What I found interesting about this particular contest was that it highlights the phenomenon of editorial bias, which has been somewhat obscured on Wikipedia because of its “anyone can write for us” policy. I’m not talking about the problem of bias in individual entries (which has been much commented on) so much as the problem of imbalance in topics and categories—what you might call the categorical topology of Wikipedia—which in turn directly reflects the interests of Wikipedia’s self-defined pool of contributors. It hasn’t escaped my notice, for instance, that just about every U.S.-produced computer game ever released, no matter how obscure, has its own entry, while very significant international artists, especially women and people of color are completely absent. And that’s just to point to two areas I happen to be interested in; I’m sure there are many others. A rather funny article on the Something Awful blog shows up what it terms the “nerd bias” of Wikipedia (I would categorize it differently myself) by comparing the length and professionalism of generally useful entries to loosely related but silly entries—modern warfare vs. light saber combat, for example.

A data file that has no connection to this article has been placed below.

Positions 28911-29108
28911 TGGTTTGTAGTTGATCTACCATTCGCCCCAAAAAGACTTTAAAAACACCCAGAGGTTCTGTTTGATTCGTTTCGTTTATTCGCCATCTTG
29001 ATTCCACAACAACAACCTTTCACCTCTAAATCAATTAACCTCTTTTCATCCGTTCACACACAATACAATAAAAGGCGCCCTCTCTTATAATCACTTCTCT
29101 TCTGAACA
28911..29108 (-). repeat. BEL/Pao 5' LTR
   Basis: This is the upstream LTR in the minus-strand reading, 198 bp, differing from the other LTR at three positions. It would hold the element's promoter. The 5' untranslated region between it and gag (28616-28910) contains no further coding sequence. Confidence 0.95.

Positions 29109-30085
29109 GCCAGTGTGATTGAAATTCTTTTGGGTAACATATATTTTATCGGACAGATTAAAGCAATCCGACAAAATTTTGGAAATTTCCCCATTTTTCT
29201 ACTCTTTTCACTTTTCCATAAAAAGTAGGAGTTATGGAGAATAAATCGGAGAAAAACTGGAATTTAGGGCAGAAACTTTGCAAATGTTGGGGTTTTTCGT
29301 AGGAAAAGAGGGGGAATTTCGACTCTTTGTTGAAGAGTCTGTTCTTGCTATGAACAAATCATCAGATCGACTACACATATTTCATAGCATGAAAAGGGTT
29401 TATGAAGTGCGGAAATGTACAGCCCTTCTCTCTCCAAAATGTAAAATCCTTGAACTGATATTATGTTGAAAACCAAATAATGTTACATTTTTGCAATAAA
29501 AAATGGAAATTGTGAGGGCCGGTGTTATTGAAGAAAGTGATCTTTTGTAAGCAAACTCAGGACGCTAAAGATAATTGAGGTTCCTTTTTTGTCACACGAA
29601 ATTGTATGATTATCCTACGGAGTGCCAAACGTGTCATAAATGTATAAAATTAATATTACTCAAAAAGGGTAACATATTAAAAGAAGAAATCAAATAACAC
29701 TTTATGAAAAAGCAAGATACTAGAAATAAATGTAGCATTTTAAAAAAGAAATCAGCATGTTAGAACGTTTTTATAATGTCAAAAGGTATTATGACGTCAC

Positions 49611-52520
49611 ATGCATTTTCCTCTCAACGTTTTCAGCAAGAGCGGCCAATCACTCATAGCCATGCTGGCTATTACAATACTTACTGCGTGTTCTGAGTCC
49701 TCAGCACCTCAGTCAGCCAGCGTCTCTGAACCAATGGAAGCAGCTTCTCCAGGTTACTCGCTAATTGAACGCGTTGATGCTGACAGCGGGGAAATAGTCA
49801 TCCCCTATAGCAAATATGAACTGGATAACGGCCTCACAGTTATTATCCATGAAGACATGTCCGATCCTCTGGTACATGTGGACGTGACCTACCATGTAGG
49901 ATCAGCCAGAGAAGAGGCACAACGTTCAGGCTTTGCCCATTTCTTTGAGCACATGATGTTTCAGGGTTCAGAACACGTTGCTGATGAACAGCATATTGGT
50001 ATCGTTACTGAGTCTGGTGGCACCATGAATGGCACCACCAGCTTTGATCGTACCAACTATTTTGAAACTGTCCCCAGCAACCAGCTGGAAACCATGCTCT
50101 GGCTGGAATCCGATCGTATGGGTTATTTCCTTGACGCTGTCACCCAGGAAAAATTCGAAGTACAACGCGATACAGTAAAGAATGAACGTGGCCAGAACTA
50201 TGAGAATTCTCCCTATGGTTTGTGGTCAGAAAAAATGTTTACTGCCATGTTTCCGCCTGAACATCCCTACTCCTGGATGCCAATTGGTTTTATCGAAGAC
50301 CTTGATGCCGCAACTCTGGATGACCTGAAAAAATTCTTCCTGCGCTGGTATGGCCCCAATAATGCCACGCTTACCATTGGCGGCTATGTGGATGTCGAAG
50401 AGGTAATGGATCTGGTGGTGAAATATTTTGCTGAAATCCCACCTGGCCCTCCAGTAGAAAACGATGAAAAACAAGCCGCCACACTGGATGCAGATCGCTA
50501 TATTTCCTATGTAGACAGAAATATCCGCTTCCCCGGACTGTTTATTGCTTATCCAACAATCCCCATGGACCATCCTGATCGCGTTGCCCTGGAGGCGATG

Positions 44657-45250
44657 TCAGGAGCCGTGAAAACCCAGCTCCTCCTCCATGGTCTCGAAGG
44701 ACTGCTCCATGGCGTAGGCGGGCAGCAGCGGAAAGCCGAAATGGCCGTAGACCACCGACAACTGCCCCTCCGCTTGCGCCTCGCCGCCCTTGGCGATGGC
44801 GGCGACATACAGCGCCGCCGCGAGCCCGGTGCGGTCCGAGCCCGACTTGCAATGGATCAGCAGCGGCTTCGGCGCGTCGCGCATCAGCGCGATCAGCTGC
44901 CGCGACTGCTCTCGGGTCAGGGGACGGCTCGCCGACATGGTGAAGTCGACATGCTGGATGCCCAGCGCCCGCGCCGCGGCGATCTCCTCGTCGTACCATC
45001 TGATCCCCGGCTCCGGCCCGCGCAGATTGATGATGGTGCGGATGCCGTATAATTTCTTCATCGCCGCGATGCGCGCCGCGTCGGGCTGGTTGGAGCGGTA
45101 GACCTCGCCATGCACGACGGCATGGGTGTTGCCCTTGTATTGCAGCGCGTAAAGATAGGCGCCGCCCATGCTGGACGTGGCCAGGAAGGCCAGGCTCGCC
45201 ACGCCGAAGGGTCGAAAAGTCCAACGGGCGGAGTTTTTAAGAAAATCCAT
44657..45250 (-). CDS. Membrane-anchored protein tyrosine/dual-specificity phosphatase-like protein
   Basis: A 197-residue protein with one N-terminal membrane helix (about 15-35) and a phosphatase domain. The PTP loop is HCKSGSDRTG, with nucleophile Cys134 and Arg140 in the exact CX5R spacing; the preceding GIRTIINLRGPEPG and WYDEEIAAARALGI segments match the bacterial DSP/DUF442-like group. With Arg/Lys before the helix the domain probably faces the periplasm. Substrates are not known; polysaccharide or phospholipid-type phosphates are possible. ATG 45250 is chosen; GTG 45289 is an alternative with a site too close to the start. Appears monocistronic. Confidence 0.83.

Wikipedia has recognized the problem and is trying to remedy it through what it’s calling the WikiProject: “Wikipedia project suffers systemic bias that naturally grows from its contributors’ demographic groups, manifesting as imbalanced coverage of a subject. This project aims to control and (possibly) eliminate the cultural perspective gaps made by the systemic bias, consciously focusing upon subjects and point of view neglected by the encyclopedia as a whole.” A creditable goal—though I notice that the light saber page is “part of WikiProject Star Wars, which aims to build an encyclopedic guide to the Star Wars saga on Wikipedia”– hardly a neglected topic on Wikipedia! In any case, I think the problem runs deeper and can’t be entirely fixed in this straightforward fashion.